US wax museum mocked over less than perfect celebrity likenesses of Princess Diana and President Trump

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Associated Press

Officials at the Dreamland Wax Museum say they're embracing the extra attention brought by waves of online hecklers who have lampooned some of its less-than-flattering likenesses.

A wax figure of Diana, Princess of Wales, is displayed at the Dreamland Wax Museum.

A wax figure of Diana, Princess of Wales, is displayed at the Dreamland Wax Museum.

Source: Associated Press

"It's absolutely been a blessing to have all of that controversy," said Michael Pelletz, the museum's vice president of sales. "Even if it's negative press, it's working wonderfully."

Photos of the museum's life-sized wax figures have been circulating online since it opened its doors in July, in some cases inspiring scorching ridicule.

It started with a wax portrayal of President Donald Trump that some say looks more like South Carolina Sen. Lindsey Graham.

Shameka Nurse, a guest host at the Dreamland Wax Museum, works tending to the Donald Trump wax figure standing in an Oval Office scene at the museum.

Shameka Nurse, a guest host at the Dreamland Wax Museum, works tending to the Donald Trump wax figure standing in an Oval Office scene at the museum.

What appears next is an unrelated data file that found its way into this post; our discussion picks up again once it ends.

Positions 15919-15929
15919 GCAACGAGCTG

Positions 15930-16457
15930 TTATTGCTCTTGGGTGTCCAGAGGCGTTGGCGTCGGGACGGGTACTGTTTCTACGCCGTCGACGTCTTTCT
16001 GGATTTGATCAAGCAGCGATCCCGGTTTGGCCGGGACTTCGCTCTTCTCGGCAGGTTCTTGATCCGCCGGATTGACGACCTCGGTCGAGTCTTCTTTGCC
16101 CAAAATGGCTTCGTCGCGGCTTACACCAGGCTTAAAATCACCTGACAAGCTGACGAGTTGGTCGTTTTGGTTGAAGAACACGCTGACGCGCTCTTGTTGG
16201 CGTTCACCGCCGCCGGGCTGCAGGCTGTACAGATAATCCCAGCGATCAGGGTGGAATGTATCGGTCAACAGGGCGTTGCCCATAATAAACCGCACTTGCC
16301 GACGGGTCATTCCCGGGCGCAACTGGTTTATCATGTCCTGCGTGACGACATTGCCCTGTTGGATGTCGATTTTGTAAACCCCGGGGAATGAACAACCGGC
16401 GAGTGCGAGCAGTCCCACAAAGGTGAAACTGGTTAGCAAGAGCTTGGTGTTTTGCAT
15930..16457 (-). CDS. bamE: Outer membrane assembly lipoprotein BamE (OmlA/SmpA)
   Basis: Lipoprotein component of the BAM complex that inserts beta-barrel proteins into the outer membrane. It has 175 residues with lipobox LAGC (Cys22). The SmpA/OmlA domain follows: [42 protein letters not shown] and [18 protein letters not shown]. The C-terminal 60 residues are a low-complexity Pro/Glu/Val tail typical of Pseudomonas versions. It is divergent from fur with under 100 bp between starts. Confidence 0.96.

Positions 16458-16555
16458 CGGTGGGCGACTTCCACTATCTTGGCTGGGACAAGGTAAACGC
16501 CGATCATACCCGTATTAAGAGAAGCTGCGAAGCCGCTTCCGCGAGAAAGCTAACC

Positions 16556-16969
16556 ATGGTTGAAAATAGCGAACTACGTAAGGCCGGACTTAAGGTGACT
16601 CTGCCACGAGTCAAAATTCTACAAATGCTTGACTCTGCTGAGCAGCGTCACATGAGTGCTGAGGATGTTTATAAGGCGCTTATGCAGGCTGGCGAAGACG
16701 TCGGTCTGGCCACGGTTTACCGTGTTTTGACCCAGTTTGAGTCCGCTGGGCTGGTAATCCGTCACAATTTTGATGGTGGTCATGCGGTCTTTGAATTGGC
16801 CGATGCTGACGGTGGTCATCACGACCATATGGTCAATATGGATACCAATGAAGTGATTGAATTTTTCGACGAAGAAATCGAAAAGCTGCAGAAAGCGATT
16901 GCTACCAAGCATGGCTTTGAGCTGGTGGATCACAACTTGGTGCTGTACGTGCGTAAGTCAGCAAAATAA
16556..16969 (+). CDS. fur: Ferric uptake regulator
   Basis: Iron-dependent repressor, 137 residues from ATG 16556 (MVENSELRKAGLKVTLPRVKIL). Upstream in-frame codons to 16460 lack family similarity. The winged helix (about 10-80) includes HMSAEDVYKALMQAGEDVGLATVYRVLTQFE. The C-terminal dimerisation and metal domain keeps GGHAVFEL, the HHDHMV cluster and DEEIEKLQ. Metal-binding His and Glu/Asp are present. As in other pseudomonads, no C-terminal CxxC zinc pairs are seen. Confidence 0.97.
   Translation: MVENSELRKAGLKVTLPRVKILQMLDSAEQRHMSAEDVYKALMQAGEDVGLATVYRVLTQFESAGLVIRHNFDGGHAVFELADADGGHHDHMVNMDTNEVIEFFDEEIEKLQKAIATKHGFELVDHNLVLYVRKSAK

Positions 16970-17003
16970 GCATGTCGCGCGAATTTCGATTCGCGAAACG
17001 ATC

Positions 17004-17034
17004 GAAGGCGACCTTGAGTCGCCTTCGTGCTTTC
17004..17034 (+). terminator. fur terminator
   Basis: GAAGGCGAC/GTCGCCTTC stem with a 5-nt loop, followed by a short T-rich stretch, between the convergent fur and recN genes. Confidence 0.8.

Source: Associated Press

Then it was a statue of New England Patriots quarterback Tom Brady that some called "creepy," with one online critic saying it looks like someone who "would murder you and hide the body."

Mr Pelletz says some of the figures aren't perfect because they're based on photos instead of actual measurements from the celebrities.

And if the sculptors aren't keenly familiar with every contour of Brady's face, he said they can be forgiven — most are based overseas, in London and Paris.

Still, Mr Pelletz said even the imperfect statues are works of art that take months to create.

"I'm proud of every single wax figure in here," he said. "Some people love Picasso, some people don't. It's perception."

Going forward, most new models will be created only after artists sit down with the subject to gather dozens of dimensions.

The goal is to add about five statues a year, mostly of stars with roots in Boston.

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